Gear of the future at Interbike in Vegas
September 24, 2013
Held this week in Las Vegas, the Interbike trade show is an annual event where 1,000-plus brands show off new products for the following sales season. I'm in Sin City this week to scope the bikes and accessories for 2014. Here are a few items that have caught my eye so far.
Built-in lights — The days (or should I say nights) of bike lights as an accessory could be numbered if Quebec-based DeVinci is leading a trend. The brand's Newton commuter bike has LED lights — white on the front, red on the rear — that are manufactured into the fork and frame. Bonus: No batteries are required, as Newton riders generate power as they pedal that's then transferred via a hub generator to the glowing bulbs on the bike frame below.
Computer-controlled suspension system — The bike costs $8,000. But for that spend you get a pro-level steed with, get this, built-in computer sensors that auto-adjust your ride. The Spicy Team 27.5 model from Lapierre has accelerometers and other sensors onboard. When your front wheel hits a bump the system calculates the obstacle and its size, and it instantaneously adjusts suspension for your rear wheel. The benefits include a faster, less-bumpy ride… albeit with a tall price tag to get onto that smooth trail.
Hidden bike repair kit — It's called the Specialized SWAT line, and that stands for storage, water, air and tools. The new line of hideaway tools and accessories affix to a bike unseen — in special bottle-cage cases and in stealth unused places on the frame. One example: Specialized makes a chain break tool that hides under the stem cap.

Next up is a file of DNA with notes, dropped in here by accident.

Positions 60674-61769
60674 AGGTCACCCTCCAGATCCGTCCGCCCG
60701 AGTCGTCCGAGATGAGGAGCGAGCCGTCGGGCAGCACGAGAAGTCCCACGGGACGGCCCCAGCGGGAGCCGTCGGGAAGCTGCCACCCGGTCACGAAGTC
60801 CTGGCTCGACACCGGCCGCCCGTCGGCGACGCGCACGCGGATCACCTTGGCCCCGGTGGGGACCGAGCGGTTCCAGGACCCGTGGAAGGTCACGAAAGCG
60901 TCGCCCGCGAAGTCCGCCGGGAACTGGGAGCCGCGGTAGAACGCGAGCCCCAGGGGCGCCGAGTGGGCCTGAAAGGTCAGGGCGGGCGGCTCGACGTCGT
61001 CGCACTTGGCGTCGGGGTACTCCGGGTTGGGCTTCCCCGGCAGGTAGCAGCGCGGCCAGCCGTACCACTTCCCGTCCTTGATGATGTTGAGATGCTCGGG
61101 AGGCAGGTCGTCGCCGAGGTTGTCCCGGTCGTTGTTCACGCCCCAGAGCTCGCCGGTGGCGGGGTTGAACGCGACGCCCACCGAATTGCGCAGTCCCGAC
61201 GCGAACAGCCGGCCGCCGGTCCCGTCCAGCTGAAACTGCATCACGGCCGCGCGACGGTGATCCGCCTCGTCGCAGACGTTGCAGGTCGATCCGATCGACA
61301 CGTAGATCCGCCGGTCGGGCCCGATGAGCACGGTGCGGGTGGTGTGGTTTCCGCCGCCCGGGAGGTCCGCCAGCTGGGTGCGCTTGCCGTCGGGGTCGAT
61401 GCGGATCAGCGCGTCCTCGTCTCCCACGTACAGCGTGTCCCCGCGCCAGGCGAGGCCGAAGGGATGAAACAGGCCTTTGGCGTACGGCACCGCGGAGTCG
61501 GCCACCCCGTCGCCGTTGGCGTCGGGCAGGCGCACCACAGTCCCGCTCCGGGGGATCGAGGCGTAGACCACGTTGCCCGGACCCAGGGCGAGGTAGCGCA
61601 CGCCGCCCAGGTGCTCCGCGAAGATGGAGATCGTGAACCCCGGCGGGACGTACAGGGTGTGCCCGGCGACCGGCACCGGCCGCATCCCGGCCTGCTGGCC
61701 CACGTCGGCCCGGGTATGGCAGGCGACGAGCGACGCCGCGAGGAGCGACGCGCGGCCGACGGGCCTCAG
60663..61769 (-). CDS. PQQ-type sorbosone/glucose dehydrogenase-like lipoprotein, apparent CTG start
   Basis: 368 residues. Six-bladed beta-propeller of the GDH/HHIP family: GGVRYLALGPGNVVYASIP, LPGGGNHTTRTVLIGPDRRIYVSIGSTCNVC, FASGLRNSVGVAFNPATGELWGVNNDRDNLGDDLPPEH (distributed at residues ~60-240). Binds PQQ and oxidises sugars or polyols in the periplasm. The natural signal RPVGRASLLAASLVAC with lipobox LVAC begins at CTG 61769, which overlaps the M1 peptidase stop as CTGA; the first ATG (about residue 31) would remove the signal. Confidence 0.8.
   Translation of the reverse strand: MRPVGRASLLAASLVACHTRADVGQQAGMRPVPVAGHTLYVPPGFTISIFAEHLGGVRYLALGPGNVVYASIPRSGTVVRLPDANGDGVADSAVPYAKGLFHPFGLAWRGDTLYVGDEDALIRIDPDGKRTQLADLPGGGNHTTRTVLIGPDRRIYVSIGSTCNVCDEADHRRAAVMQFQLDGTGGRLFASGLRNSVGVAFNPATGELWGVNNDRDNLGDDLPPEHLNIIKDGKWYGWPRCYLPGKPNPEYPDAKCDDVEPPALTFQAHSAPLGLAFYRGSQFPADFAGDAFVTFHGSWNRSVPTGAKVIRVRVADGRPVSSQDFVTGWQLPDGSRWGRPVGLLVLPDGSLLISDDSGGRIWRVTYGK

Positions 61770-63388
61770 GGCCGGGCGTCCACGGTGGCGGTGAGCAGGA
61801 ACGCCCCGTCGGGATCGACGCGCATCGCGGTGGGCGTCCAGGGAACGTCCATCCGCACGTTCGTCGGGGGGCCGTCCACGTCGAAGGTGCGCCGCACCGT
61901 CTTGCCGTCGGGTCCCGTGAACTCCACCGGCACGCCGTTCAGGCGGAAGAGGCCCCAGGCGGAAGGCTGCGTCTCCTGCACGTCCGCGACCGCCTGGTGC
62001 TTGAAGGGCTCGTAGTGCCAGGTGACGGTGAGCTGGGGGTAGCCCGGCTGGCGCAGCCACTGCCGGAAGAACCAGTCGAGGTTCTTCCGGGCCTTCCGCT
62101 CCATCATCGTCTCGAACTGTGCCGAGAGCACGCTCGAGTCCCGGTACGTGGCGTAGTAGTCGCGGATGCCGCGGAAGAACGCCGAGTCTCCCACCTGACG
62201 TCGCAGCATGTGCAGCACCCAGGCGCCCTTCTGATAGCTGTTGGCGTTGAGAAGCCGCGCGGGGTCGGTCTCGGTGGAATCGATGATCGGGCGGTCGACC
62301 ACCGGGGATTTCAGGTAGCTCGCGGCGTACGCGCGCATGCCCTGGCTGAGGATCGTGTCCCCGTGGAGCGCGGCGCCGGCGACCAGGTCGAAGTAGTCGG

Bike-helmet lock — To prevent bike theft, this "casual" lock from Lazer is a neat solution. Called the Cappuccinolock, it clicks onto helmet straps and turns your lid into an ad hoc lock — clip the straps around your bike frame and to a solid post or rack to secure. Granted, a scissors can cut the helmet strap and let a thief steal your bike. But for preventing grab-and-go theft where your bike is in sight, Lazer gives an interesting option.
Lightweight fat bike — Oversized wheels and the frame it takes to support them make the category of "fat bikes" live up to their plus-size name. But heavy fat bikes might be less of a concern if brands like Borealis Bikes continue to innovate. The small Colorado company revealed a 21-pound fat bike this week, which is an astonishing 5 to 10 pounds lighter than many comparable models on the market. It's made of carbon fiber and has tube-less tires to create a roll-over-anything machine likely lighter weight than the mountain bike in your garage.
Stephen Regenold is founder and editor of http://www.gearjunkie.com. Connect with Regenold at Facebook.com/TheGearJunkie or on Twitter via @TheGearJunkie.
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